The New Jerusalem
by Bishop Robert Barron . May 19, 2019 .
The second reading for this Sunday, taken from the twenty-first chapter of the Book of Revelation, completes the Biblical story. The Bible tells us that the world will be transformed into a new heaven and a new earth through the One who "makes all things new."
The Master Has Need of You
by Bishop Robert Barron . April 14, 2019 .
In our Gospel reading for the Palm Sunday procession, Jesus sends his disciples into Jerusalem to prepare for his triumphal entry. They are told to untether a donkey, and if there is any protest from the owner, they are to say simply, “The Master has need of it.” Strictly speaking, God has need of nothing, since he is the unconditioned act of existence. God doesn’t need our praise or our good works or anything. But this phrase signals the wonderful truth that God allows us to cooperate with his grace so that we can participate in the work that he wants to do. He gives us what Aquinas called “the dignity of causality.” We are privileged to be instruments in his hands.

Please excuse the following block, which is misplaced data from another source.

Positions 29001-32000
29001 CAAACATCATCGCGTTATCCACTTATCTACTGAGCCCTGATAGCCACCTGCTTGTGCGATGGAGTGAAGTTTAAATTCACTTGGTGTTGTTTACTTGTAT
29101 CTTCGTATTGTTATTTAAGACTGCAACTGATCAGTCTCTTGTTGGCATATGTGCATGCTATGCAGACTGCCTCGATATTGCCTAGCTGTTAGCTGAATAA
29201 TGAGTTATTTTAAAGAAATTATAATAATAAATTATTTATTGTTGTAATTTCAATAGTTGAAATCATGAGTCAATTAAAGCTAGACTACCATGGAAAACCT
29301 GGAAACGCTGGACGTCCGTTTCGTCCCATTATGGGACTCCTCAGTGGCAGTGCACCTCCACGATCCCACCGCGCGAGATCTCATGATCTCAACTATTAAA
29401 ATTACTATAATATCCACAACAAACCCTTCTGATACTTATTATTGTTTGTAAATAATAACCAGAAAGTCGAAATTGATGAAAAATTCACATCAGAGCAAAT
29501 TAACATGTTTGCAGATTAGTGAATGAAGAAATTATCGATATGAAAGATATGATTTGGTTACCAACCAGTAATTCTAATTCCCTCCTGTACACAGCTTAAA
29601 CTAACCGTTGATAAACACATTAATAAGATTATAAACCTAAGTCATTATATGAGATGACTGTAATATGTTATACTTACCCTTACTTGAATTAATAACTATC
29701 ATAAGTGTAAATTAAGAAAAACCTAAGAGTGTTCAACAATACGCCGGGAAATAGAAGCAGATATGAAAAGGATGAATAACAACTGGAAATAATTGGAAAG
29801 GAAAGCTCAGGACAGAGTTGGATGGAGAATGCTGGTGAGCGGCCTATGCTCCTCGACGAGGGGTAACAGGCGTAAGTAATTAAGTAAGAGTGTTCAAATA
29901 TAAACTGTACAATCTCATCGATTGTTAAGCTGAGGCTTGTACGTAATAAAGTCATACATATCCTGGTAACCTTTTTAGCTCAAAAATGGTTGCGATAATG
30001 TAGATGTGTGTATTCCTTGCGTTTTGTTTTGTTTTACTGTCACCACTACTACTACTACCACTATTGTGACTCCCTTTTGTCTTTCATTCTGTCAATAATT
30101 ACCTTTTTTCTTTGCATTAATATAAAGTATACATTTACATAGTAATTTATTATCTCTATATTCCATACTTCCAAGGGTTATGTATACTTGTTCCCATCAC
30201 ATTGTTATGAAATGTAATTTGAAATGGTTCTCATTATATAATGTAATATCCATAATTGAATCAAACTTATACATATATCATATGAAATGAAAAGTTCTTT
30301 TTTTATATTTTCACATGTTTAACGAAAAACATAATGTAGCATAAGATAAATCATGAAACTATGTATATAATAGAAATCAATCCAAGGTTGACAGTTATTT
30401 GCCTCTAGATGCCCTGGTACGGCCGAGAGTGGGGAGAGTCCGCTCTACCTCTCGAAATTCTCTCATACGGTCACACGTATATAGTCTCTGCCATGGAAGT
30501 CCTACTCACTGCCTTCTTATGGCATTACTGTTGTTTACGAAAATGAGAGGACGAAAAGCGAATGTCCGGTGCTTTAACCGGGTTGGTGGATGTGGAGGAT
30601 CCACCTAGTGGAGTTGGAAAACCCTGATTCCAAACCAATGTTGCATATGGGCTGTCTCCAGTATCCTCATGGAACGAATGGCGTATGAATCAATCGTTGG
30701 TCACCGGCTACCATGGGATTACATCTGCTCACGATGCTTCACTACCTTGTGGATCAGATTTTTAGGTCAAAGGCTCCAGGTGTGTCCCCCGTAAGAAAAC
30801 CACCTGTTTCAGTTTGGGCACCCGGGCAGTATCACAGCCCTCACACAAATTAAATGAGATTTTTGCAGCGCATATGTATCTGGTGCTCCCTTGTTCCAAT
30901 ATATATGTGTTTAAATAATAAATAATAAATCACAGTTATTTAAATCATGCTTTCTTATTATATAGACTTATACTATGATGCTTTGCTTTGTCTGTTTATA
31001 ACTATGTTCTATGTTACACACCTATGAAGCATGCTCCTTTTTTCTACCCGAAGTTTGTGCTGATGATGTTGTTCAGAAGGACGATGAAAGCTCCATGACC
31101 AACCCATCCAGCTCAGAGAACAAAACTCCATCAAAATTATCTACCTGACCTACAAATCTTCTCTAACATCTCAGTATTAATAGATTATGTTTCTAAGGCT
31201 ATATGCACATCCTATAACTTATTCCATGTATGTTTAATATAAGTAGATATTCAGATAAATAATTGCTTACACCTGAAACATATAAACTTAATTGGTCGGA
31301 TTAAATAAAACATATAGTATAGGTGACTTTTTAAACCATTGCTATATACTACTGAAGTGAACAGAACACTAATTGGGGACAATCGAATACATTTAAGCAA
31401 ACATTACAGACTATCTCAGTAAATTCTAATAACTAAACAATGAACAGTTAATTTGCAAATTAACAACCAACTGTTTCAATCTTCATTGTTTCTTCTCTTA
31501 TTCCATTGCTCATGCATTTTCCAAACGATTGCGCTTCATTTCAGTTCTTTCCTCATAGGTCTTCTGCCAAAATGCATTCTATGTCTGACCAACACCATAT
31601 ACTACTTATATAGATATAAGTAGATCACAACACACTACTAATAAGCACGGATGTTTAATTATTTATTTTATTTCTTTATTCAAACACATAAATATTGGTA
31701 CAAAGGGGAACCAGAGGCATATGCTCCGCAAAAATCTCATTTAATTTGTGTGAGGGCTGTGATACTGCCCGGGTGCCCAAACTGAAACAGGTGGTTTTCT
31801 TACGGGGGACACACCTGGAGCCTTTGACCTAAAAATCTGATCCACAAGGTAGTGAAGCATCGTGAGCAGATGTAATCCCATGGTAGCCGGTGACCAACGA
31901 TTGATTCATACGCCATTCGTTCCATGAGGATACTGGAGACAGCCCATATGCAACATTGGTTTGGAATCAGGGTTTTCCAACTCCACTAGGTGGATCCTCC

The First Commandment: Orienting Us Away from Our Idols
by Elizabeth Scalia . April 4, 2019 .
Why the Burning Bush is Such Good News
by Bishop Robert Barron . March 24, 2019 .
Our first reading for this Sunday presents us with one of the most famous and commented upon texts in the entire Bible, in which God appears in a burning bush, a bush on fire but not consumed. God is present to it in the most powerful way, but nothing of the bush has to give in order for God to work with it and through it. When the true God comes close, things are not destroyed; in fact, they become radiant and beautiful.
The One Who Is; The One Who Gives: Aquinas, Derrida and the Dilemma of the Divine Generosity
by Bishop Robert Barron . March 7, 2019 .
Bishop Robert Barron’s lecture at the Pontifical University of St. Thomas Aquinas (The Angelicum) in Rome, given on March 7, 2019 after he received an honorary doctorate from the university.
Frank Gehry and the Quest for Transcendence
by Bishop Robert Barron . March 5, 2019 .
I recently read an interview with Frank Gehry, probably the best-known architect in the world, conducted in advance of his ninetieth birthday. After ruminating on his long and productive career, the architect said that he still harbored a great desire: “I would like to design a church or a synagogue. A place that has transcendence.” But as he elaborated on the meaning of “transcendence,” Gehry revealed the limits of his quest.